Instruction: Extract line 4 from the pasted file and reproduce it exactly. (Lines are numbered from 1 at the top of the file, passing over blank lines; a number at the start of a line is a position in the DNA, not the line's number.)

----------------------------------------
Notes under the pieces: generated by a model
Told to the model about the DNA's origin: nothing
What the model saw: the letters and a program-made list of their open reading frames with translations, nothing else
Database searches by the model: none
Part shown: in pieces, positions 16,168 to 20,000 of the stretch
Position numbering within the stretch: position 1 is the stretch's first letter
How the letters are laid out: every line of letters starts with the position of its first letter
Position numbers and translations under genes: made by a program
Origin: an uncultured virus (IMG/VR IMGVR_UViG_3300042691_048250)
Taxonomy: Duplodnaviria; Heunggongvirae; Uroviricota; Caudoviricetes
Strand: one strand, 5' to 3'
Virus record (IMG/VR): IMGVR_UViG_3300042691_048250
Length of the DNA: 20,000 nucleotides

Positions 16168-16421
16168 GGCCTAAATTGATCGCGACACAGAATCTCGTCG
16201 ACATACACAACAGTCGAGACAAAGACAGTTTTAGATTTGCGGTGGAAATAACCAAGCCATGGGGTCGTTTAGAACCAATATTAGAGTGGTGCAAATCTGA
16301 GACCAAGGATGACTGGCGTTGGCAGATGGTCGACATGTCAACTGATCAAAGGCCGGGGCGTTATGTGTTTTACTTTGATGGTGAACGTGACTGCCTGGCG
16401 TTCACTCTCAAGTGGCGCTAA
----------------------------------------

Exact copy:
Database searches by the model: none